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Autonut,

 

If you can free it up with penetrant, great. But I had to remove the manifold, apply heat w/ a propane torch and repeatedly hit the shaft with a hammer drill to free it up (it took people) while spraying with Kroil penetrant. Finally it budged.

The words "open" and "closed" are relative terms, easily confused, at least for me.

 

No expert here but it looks like your is partially closed (for a cold engine). Before I bought the car, mine was frozen partly closed and caused the intake manifold chamber to crack open due to continuous excessive heat.

 

1rst photo show closed position (heat going into intake heat jacket).

 

2nd photo shows a fabricated steel plate welded in to repair and close off the cracks. Luckily I didn't need a new manifold.

Mine is now fully closed when cold, then gradually opens (clockwise movement of weighted shaft) when warming up, diverting away exhaust heat, as designed.

 

I suspect most people keep them wired open to keep exhaust heat out of intake manifold, since we mostly drive in warm weather.

Bought the AC Delco stuff online and I obsessively lube the riser every 2-3 weeks.

 

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IMG_2343.JPG

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Today's fuel is more volatile (too volatile!) than in the past.  Leaving it open or removed will not affect driveability unless you regularly drive in cold damp weather.

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On 4/8/2021 at 7:56 AM, Bloo said:

I bought some but is it better than Kroil?  Probably no way to objectively know outside a laboratory test but I'm a sucker for a potential solution to freeing rusted-stuck car parts.  The bane of the hobby!

 

I doubt I can free my rusty riser flap but it's stuck wide open so I will leave like that.  Perhaps I can free the bolt on my trunk latch chrome!

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  • 2 weeks later...

Kestral thank you for the photo.  If you say that your riser is CLOSED in the picture and ifyou compare that with the picture that I posted, they look almost the same do they not?  Thus my riser is stuck in the closed position and that is something I DO NOT WANT.   Thus I guess I will have to do more work on it and drop the exhaust pipe. Maybe I can burn the valve out with a cutting torch. I am not sure I can ever get the valve freed again but I suppose worth a try.  Do you agree that it appears that my riser is stuck in the closed position???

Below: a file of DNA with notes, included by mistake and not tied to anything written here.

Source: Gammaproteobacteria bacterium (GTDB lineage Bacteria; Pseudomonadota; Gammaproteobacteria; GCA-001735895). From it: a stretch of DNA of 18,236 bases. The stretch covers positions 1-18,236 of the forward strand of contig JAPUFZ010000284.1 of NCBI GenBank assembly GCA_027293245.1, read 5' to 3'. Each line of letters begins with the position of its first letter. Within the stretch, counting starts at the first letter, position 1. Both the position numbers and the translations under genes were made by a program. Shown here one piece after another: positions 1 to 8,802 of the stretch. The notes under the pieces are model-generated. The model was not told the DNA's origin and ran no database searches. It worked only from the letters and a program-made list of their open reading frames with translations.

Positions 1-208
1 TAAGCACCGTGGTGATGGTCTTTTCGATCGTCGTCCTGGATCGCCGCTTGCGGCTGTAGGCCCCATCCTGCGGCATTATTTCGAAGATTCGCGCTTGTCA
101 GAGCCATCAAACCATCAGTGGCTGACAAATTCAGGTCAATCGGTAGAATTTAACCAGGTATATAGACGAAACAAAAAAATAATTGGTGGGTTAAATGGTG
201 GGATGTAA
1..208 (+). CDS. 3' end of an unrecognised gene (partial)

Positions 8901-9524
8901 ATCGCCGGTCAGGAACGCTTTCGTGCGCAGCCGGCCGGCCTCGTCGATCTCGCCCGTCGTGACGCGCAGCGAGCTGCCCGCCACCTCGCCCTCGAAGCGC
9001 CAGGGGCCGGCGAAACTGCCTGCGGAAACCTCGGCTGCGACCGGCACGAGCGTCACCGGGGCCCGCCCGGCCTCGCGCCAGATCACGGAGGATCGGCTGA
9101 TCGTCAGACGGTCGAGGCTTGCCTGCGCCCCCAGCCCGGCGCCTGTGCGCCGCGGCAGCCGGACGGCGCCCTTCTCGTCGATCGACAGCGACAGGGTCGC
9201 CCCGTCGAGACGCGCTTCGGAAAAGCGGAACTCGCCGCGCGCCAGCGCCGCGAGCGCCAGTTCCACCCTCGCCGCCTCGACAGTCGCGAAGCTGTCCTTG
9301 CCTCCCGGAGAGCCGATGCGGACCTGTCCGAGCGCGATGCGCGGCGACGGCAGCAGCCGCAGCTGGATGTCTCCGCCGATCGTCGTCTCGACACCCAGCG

Lee

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I replaced the manifold valve body on my 1949 Super 51 many years ago because of a frozen flapper. It had froze most of the way closed, but enough hot exhaust gas passed through to rot out the intake manifold and ultimately cracked it. The replacement newly cast manifold valve body unit has no flapper, just a rod, and the weight and coil thermostat for looks.  Having your weight over to the right is where it should be. Mine froze just partially open and that caused my problems.  Earlier, my manifold valve body developed a hole, probably because of the partial opening. I had a welder braze the hole, but not knowing about how it all worked, the braze only took care of the hole and not the stuck flapper. (The braze would have impeded movement of the flapper if it were functioning.)  I ended up also replacing the intake manifold with a used one.  No problems since with the repro manifold valve body and the used intake manifold.

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IMG_20210419_173152408_HDR.jpg

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Thanks fellows for all your posts as you are very helpful with the pictures etc.  Have not completed this project as yet, but at least I know now how to proceed.  Thanks much!

Lee

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The new reproduction riser I ordered for the Special a few years back didn't come with the "damper" flap installed, simply for the reason of warm weather driving.
 

The shaft can be worked out and you could put the damper onto the shaft, if you really felt the need. 

706F5BE7-810A-460F-B660-05A6896EAFBE.jpeg